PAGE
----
Prediction of sleep disorders induced by beta-adrenergic receptor blocking agents based on receptor occupancy.

beta-adrenergic receptor blocking agents (beta-blocking agents) have been widely used clinically for the treatment of various cardiovascular conditions. However, beta-blocking agents are liable to cause sleep disturbance, such as vivid dreams, nightmares, increased waking, and insomnia. The mechanisms of the sleep disorders are not known, but several may conceivably be responsible for these CNS-related side effects. In the present study, we hypothesized that the sleep disorders are induced by the blockade of central or peripheral beta 2 receptors and/or central serotonin (5-HT) receptors. To verify the hypothesis, we retrospectively analyzed the relationships between the extent of the sleep disorders and the beta 1, beta 2, or 5-HT receptor occupancies for four beta-blocking agents (atenolol, metoprolol, pindolol, and propranolol). No significant correlations were observed among pharmacokinetic/physicochemical parameters (therapeutic dose, plasma concentration, plasma unbound concentration, cerebrospinal fluid concentration, and lipid solubility) and pharmacodynamic parameters (the scores of the sleep disorders such as the number of dreams). Furthermore, no significant relationship (correlation coefficient: r < 0.3) was observed between beta 1 receptor occupancies of the drugs and the number of dreams. On the other hand, good relationships (r > 0.95) were observed between central and peripheral beta 2 or central 5-HT receptor occupancies and the number of dreams. These findings suggest that beta 2 and/or 5-HT receptor occupancy is superior to beta 1 receptor occupancy as an index for the sleep disorders.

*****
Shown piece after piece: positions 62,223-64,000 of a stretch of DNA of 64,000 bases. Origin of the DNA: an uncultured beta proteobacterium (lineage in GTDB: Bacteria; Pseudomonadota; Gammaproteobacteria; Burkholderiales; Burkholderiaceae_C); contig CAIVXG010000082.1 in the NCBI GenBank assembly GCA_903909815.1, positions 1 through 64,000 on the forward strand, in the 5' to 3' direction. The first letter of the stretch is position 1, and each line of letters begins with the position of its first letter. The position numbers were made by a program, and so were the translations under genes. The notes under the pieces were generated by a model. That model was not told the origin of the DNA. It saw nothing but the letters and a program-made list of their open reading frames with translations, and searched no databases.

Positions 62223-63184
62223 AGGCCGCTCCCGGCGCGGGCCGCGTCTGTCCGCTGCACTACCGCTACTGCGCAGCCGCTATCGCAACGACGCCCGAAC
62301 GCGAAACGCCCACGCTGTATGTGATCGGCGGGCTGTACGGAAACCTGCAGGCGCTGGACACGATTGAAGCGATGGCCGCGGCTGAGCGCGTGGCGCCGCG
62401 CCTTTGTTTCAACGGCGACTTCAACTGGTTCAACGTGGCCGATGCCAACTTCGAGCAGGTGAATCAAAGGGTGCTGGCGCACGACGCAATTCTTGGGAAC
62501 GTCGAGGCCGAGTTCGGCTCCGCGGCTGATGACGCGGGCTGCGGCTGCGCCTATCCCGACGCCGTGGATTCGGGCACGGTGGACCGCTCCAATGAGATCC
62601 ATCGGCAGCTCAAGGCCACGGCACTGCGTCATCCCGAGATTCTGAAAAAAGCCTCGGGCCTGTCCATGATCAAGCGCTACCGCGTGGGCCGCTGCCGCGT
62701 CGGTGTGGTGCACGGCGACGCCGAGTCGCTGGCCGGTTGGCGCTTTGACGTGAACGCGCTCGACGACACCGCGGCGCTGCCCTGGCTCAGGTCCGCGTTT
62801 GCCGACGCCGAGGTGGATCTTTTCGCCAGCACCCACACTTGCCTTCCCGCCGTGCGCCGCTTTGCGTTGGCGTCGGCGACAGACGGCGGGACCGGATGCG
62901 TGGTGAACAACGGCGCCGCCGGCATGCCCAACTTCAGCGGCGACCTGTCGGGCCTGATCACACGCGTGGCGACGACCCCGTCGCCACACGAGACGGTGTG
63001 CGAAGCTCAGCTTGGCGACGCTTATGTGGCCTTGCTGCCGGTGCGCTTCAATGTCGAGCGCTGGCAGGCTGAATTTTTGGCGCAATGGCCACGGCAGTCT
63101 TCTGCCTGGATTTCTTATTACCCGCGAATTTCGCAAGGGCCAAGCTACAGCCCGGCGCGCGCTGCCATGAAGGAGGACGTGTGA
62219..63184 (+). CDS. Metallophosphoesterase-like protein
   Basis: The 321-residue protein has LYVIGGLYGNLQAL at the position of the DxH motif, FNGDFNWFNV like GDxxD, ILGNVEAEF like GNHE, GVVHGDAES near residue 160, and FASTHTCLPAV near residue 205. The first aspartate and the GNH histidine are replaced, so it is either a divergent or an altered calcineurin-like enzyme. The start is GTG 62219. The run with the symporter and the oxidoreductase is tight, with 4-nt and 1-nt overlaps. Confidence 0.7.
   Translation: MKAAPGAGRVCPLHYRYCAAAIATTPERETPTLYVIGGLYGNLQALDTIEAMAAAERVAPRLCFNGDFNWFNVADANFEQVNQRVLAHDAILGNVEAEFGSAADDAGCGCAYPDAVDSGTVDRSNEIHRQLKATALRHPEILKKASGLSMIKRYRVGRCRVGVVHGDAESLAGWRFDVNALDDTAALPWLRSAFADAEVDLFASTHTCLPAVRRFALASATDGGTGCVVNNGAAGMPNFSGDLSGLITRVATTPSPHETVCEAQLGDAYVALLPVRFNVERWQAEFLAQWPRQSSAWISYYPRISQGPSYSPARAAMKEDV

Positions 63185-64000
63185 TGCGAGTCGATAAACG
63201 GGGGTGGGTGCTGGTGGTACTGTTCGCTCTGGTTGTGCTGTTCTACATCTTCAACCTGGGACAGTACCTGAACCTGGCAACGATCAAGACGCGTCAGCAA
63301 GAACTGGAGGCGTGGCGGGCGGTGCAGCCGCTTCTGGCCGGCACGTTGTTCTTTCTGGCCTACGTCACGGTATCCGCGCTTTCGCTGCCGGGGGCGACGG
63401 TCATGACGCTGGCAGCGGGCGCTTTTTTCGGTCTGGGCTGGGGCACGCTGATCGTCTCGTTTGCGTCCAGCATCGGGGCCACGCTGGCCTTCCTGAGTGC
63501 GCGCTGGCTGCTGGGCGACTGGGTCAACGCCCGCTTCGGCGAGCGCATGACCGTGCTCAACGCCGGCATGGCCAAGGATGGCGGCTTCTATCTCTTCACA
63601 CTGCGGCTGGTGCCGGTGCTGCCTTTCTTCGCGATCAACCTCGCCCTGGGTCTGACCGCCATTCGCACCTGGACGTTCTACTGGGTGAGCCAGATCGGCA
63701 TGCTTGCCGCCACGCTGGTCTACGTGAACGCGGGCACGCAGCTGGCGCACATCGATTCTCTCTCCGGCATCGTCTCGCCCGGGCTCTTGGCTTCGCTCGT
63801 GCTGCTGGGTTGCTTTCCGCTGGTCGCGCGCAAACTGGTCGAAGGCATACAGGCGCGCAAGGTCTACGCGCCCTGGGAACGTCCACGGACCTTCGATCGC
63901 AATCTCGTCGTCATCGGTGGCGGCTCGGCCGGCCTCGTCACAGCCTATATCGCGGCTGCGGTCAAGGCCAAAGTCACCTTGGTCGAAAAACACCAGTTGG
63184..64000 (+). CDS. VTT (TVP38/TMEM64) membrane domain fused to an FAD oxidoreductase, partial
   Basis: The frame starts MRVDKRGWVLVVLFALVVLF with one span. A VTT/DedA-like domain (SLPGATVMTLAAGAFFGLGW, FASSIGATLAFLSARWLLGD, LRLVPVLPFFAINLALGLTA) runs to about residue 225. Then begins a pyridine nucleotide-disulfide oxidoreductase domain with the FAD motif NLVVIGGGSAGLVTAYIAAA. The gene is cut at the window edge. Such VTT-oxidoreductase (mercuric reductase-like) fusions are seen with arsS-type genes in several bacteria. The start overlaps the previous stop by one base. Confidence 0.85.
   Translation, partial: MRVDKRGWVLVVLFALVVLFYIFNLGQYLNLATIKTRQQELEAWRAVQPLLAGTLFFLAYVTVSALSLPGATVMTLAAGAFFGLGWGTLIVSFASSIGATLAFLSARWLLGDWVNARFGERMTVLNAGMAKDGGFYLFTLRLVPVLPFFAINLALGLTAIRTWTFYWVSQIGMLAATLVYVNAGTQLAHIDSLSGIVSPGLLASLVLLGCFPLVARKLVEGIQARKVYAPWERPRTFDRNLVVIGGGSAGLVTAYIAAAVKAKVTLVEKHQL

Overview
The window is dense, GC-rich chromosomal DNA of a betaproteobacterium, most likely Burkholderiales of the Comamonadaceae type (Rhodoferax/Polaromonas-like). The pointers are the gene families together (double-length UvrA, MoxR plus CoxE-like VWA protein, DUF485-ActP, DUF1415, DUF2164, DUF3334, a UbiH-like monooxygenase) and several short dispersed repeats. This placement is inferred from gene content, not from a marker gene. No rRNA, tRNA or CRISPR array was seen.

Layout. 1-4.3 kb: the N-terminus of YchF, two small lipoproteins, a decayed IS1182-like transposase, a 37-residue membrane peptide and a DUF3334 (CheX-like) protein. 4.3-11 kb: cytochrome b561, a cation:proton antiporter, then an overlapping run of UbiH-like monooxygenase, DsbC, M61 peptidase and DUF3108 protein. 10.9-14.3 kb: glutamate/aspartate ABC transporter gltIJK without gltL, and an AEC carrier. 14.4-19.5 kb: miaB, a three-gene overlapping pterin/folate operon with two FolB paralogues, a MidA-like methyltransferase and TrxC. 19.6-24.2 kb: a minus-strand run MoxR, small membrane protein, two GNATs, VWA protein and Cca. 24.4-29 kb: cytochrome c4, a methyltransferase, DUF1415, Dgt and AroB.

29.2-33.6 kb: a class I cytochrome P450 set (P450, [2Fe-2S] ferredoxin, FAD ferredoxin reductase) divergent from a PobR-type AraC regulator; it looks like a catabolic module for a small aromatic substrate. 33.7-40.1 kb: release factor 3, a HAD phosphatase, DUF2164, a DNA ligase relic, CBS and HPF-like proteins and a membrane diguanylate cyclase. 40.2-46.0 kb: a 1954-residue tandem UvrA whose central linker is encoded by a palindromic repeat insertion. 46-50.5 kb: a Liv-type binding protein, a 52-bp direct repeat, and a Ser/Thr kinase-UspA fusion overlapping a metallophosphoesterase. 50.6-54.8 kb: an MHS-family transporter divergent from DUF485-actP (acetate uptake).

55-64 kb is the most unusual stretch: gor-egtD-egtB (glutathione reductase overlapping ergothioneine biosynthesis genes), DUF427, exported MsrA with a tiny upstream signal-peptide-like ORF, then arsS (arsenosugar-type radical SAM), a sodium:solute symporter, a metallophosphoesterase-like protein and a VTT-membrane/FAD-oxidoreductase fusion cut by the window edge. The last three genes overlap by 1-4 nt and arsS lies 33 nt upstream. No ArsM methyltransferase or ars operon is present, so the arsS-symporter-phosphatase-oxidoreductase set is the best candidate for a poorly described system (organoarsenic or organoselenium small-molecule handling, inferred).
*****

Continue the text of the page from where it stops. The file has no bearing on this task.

AuthorsY Yamada, F Shibuya, J Hamada, Y Sawada, T Iga
JournalJournal of pharmacokinetics and biopharmaceutics (J Pharmacokinet Biopharm) Vol. 23 Issue 2 Pg. 131-45 (Apr 1995) ISSN: 0090-466X [Print] UNITED STATES
PMID8719233 (Publication Type: Journal Article)
Chemical References
  • Adrenergic beta-Antagonists
  • Receptors, Serotonin
  • Adrenergic beta-Antagonists (adverse effects, metabolism, pharmacokinetics)
  • Chemistry, Physical
  • Humans
  • Physicochemical Phenomena
  • Prognosis
  • Receptors, Serotonin (metabolism)
  • Retrospective Studies
  • Sleep Wake Disorders (chemically induced, psychology)

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